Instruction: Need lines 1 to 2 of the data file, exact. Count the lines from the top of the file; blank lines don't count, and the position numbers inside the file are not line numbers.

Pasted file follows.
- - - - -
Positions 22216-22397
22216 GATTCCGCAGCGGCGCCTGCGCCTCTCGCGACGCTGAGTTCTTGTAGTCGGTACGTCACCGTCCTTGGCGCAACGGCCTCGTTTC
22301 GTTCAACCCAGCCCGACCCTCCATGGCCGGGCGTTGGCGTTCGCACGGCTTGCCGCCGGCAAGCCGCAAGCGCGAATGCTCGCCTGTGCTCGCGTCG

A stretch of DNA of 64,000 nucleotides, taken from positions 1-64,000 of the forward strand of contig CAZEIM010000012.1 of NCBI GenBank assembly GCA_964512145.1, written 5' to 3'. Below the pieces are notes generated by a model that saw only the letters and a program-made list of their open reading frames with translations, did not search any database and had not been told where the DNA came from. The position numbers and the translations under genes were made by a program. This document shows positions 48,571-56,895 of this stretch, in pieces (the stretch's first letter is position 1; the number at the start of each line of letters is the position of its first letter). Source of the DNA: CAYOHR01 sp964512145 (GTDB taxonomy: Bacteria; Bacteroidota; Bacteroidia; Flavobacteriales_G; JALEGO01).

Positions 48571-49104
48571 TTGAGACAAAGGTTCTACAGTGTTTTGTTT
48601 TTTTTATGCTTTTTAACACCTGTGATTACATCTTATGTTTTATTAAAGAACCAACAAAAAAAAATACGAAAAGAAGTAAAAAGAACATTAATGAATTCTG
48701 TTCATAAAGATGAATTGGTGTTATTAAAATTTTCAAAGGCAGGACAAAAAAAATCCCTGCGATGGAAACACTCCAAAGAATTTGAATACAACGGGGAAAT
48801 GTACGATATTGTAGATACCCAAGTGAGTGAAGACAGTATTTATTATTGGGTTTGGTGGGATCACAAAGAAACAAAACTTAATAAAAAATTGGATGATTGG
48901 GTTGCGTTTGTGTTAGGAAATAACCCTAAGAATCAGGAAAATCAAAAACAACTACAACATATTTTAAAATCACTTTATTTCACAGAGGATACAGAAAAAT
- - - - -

Positions 22216-22397
22216 GATTCCGCAGCGGCGCCTGCGCCTCTCGCGACGCTGAGTTCTTGTAGTCGGTACGTCACCGTCCTTGGCGCAACGGCCTCGTTTC